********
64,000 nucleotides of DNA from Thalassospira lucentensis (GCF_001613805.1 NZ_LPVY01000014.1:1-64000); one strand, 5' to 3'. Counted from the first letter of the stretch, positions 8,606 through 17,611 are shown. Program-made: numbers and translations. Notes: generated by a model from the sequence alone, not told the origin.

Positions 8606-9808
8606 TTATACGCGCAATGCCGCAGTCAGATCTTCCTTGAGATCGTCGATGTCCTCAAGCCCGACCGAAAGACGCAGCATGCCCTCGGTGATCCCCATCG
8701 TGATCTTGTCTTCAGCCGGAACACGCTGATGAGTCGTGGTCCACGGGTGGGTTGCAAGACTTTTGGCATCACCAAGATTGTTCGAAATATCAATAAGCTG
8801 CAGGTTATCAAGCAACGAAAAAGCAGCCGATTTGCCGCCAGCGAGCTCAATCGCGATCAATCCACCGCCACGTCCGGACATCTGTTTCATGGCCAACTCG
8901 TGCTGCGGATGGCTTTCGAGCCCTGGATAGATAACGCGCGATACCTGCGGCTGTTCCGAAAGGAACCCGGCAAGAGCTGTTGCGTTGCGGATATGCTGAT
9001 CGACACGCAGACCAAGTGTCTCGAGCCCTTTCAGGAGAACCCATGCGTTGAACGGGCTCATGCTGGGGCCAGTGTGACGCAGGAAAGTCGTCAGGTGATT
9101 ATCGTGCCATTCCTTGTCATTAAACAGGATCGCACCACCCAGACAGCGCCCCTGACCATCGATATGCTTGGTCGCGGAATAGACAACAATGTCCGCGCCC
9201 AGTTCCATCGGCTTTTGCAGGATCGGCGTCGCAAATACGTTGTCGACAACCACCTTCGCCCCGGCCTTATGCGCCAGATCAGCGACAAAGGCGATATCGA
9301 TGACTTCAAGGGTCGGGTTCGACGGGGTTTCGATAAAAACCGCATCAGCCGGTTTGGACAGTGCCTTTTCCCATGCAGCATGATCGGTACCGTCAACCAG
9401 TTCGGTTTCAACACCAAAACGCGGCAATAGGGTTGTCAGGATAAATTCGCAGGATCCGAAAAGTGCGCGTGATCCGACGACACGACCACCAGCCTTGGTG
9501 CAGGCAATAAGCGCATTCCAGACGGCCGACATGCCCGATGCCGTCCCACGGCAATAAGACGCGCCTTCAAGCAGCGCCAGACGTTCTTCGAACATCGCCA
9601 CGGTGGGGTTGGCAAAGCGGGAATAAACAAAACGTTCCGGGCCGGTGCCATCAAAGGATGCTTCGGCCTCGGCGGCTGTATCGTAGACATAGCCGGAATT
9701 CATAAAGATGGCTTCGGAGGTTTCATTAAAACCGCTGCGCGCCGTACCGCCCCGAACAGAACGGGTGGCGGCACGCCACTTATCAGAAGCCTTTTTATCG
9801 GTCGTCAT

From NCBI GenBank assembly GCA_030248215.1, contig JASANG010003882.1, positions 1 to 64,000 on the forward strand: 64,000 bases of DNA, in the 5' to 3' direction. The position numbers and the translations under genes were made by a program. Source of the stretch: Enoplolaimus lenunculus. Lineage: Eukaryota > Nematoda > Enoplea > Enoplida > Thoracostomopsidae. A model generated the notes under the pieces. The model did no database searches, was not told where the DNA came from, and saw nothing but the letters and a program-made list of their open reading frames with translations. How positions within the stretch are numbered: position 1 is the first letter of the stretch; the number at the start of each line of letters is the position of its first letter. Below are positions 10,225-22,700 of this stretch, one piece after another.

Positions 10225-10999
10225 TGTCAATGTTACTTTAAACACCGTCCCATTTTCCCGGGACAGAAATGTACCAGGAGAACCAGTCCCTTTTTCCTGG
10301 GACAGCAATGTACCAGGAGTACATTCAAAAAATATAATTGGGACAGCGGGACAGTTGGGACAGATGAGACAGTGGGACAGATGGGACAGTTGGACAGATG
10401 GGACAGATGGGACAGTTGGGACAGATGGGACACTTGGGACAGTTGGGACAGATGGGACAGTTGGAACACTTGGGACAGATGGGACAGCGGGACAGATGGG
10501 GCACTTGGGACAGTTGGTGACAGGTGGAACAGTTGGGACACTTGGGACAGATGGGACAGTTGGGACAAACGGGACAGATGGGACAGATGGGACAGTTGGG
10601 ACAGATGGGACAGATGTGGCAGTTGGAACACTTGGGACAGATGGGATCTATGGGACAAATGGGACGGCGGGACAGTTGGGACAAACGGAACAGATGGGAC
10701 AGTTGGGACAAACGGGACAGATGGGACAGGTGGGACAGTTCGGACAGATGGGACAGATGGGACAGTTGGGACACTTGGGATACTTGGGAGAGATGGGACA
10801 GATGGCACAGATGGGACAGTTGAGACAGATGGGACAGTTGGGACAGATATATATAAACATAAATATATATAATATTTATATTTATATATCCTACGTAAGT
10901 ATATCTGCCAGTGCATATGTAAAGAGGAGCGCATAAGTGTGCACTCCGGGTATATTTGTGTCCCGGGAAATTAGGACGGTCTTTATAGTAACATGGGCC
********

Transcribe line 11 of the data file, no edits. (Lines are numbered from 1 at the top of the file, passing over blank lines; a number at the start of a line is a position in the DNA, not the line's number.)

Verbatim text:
9401 TTCGGTTTCAACACCAAAACGCGGCAATAGGGTTGTCAGGATAAATTCGCAGGATCCGAAAAGTGCGCGTGATCCGACGACACGACCACCAGCCTTGGTG